- There is nothing to indicate this was anything hostile the part of Iran, a U.S. official says
- Officials have been able to talk with the sailors, who said they expected to be released Wednesday
- The vessels were en route from Kuwait to Bahrain
The 10 American sailors being held by Iran’s Revolutionary Guards Corps (IRGC) are being questioned, state-owned Press TV said.
The TV report also said the sailors and U.S. forces “acted unprofessionally” after the sailors’ capture Tuesday.
Earlier, the state-run IRNA news agency said the sailors are “healthy and will be treated well.”
[Breaking news update at 1:28 a.m. ET]
The 10 American sailors held by Iran’s Revolutionary Guards Corps (IRGC) “did not show resistance” and will be released “as soon as the IRGC receives proper orders,” IRGC Navy Commander Admiral Ali Fadavi said Wednesday on Iranian TV.
Fadavi said the presence of the U.S. Navy in the Persian Gulf waters “disturbed the security of the area” and criticized the U.S. Navy maneuvers.
[Previous story, published at 12:52 a.m. ET]
The 10 American sailors held by Iran could be released Wednesday — if the Iranians follow through on their word, officials said.
The sailors were captured after their two small U.S. naval craft entered Iranian waters, according to U.S. defense officials.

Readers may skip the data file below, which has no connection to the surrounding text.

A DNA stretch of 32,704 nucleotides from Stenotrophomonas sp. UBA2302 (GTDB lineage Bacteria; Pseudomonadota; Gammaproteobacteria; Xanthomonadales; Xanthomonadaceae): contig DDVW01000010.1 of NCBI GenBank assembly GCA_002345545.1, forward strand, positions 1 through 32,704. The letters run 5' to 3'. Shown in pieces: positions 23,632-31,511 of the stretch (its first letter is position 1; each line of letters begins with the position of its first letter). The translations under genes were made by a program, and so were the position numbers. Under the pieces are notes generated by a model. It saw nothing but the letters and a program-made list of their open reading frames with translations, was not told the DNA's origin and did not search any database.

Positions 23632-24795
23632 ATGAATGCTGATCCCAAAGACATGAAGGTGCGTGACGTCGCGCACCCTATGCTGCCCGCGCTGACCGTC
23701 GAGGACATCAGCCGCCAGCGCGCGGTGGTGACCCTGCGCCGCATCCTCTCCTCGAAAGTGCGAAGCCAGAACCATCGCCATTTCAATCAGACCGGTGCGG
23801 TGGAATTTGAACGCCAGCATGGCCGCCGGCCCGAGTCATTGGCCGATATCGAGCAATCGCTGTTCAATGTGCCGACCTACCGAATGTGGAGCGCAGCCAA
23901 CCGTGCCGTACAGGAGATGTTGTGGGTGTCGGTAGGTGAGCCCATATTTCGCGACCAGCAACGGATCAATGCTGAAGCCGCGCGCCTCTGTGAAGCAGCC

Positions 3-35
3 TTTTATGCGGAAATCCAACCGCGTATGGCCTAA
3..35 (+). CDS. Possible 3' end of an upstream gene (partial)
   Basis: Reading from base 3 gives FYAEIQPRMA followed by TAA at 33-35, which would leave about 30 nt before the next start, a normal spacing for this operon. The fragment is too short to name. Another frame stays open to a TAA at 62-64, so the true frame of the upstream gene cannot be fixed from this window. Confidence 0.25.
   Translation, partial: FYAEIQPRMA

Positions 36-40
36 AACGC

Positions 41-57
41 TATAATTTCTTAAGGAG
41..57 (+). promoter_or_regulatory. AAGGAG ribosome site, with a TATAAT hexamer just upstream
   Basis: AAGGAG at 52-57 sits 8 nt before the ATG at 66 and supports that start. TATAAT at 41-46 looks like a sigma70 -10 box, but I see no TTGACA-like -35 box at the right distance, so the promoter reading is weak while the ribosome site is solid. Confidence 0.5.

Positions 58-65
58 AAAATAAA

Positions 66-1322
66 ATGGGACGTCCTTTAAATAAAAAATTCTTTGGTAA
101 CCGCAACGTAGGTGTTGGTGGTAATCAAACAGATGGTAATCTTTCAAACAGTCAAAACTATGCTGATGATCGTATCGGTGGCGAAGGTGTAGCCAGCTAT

There is nothing to indicate the capture was a hostile act on the part of Iran, a senior Obama administration official said. The source also said the U.S. has received high-level assurances that the sailors would be released promptly.
Secretary of State John Kerry told CNN’s Dana Bash on Tuesday that he expected the sailors to be released “very soon,” but would not be more specific.
What the ships were doing
The vessels were en route from Kuwait to Bahrain. U.S. officials aren’t sure whether they intentionally entered Iranian waters when they were sailing near Farsi Island in the Persian Gulf,
A senior defense official said no distress call was made by the ships.
Another senior defense official told CNN the boats were in the area of Farsi Island for refueling, but it’s not clear whether they actually refueled — raising the possibility they ran out of power.
Iran’s official state news agency, IRNA, reported that the boats were “rescued” by Iranian navy sailors.
Iranian Foreign Minister Mohammad Javad Zarif spoke with Kerry on the phone and said a boat had a mechanical problem and accidentally strayed, according to a senior administration official. Zarif assured Kerry the sailors were being treated well and would be released.
U.S. contact made
The U.S. Navy has been able to speak with the captured sailors, a senior U.S. official told CNN.
The sailors — nine men and one women — said they expected to be released Wednesday morning.
The official said the plan was to meet the sailors in international waters after dawn, but did not say whether the two boats would be returned with the service members.